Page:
Anyone that knows me will tell you that I am VERY organised and our apartment looks immaculate. Despite this, I have never been able to shake my childhood habit of collecting stuff – newspaper clippings from footy grand finals, years worth of Women’s Health magazines, eBooks I have purchased and then printed, bags full of old ribbons and gift bags, electrical cables and gadgets from my old phones and cameras. Given we live in a small space, naturally everything is neatly organised and stored in the appropriate place so I always know the location!
Over the Christmas holidays I came across the website and podcast created by Josh Millburn and Ryan Nicodemus of The Minimalists. The first quote that hit me was –
“Being well-organised is a form of hoarding.”
I was caught off guard – am I really a hoarder like those people from the TV shows who end up drowning in their stuff? Why do I feel the need to hold on to stuff? How can I reconcile my desire to keep things well-organised, with my instinct to keep things “just in case”?
It occurred to me that the New Year was a great opportunity to evaluate my priorities and determine what “stuff” I really needed to achieve my goals, being:
- CLARITY of mind to focus on one task at a time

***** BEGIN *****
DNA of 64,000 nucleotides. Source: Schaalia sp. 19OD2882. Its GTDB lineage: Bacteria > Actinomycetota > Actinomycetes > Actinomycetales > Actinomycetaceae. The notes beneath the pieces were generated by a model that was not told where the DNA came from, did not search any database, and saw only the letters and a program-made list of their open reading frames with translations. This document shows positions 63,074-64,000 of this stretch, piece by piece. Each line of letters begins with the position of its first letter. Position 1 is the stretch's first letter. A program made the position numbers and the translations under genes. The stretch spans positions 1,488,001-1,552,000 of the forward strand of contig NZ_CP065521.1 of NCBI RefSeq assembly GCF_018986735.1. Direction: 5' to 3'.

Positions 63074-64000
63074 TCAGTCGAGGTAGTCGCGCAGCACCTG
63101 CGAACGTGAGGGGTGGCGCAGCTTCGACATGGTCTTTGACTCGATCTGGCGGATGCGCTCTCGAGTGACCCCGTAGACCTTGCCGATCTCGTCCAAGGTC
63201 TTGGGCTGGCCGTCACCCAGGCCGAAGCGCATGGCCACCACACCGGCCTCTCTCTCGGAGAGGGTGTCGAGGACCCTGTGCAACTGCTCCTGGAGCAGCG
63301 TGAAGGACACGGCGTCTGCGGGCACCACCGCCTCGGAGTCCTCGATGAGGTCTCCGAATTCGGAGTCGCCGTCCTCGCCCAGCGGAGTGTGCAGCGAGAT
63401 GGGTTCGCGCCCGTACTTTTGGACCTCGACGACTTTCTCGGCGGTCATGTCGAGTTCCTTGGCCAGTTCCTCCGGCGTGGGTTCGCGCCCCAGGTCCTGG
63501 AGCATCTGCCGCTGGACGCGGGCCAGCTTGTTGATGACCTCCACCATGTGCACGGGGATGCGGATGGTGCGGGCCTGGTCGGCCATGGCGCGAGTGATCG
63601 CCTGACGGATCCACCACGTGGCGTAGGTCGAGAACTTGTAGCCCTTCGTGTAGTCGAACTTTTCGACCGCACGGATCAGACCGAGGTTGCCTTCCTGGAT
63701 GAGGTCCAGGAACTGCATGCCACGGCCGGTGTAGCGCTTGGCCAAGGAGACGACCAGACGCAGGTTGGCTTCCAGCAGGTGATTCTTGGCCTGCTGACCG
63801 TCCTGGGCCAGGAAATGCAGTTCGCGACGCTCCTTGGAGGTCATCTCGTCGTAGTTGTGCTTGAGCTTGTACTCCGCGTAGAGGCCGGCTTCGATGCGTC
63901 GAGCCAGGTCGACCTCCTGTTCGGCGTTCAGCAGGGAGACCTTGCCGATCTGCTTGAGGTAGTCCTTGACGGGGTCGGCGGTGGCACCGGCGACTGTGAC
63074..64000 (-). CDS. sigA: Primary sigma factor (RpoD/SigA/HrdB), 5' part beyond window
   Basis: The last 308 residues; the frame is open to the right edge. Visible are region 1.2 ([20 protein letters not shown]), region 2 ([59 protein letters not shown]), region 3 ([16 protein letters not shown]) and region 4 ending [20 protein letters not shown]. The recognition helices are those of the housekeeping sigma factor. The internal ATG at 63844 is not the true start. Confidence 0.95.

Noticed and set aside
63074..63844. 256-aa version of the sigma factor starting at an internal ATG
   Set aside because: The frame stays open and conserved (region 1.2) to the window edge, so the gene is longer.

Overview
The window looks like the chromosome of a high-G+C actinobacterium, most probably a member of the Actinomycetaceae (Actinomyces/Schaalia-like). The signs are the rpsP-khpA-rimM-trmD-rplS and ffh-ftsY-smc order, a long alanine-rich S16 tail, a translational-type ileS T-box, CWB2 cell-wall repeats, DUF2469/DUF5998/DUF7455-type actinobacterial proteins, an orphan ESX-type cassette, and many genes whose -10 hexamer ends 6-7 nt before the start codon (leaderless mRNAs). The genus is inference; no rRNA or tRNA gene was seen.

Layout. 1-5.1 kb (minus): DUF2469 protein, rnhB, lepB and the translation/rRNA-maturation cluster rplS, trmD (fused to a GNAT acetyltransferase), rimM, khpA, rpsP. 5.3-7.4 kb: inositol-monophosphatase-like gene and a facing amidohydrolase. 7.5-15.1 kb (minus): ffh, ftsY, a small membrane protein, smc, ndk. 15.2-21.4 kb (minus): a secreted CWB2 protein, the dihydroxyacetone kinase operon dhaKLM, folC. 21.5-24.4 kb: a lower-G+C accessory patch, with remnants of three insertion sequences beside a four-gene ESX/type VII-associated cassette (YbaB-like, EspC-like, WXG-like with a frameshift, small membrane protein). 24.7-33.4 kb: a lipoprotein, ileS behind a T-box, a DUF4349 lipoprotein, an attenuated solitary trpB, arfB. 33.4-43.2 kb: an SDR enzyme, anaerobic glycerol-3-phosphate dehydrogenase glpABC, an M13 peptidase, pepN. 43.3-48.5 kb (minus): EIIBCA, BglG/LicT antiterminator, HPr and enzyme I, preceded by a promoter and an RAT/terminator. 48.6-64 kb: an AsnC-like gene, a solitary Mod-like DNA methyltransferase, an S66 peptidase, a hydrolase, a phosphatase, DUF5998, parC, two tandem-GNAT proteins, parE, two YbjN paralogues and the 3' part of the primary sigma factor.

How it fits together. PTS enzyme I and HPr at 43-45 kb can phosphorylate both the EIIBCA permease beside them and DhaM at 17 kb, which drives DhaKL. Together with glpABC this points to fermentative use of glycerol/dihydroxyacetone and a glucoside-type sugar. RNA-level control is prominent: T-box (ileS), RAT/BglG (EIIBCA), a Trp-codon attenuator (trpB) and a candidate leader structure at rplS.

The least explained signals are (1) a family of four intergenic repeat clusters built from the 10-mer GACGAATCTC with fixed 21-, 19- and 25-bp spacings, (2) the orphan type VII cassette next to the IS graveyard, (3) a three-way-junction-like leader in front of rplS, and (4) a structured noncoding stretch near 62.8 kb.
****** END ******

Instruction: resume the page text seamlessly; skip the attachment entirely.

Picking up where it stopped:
- SPACE to relax and enjoy life
- PURPOSEFUL purchases and commitments to maintain the clarity and space.
Why is it important to reduce the amount of stuff we have? One key reason is that each item comes at a monetary cost, including the purchase price, maintenance, cleaning, space and time. This is where the accountant in me came alive. Reducing the stuff in my life will not only create more space, but it will save money!
So where do you start? In terms of setting priorities, I really like The Minimalist’s process of categorising stuff into:
- Needs – what we need for survival (e.g. basic meals, mortgage or rent payments, electricity)
- Wants – what adds value to your life (these really depend on the person – for me it is my mobile phone, laptop, magazine subscription to The Collective, etc)
- Likes – what can be considered impulse purchases that give you instant gratification but add no long-term value (e.g. my monthly visits to Lorna Jane!, that second takeaway coffee, the personal development eCourse I signed up to but never finished)
Once you have categorised your expenses, the next step is to reduce the likes and work your way to the wants. What generally happens over time when your priorities become clear is that many of your “wants” are recategorised to “likes” and they are easier to eliminate.
After an initial declutter of my apartment, including the bookshelf full of magazines I never read, I am presently undertaking the process of categorising my expenses/stuff. From this exercise I will be creating a cash flow budget tool to help you prioritise expenses and identify savings. I can’t wait to share it with you, as I know many of you struggle with understanding and taking control of your finances.
I will keep you updated on the release of the budget tool! In the meantime, I would love you to share in the comments below any particular questions you have about budgeting and finances. I will attempt to address as many of these concerns as I can through the budget tool and future materials.
Does the work of The Minimalists resonate with you? I would love to hear about any personal experiences you have with decluttering.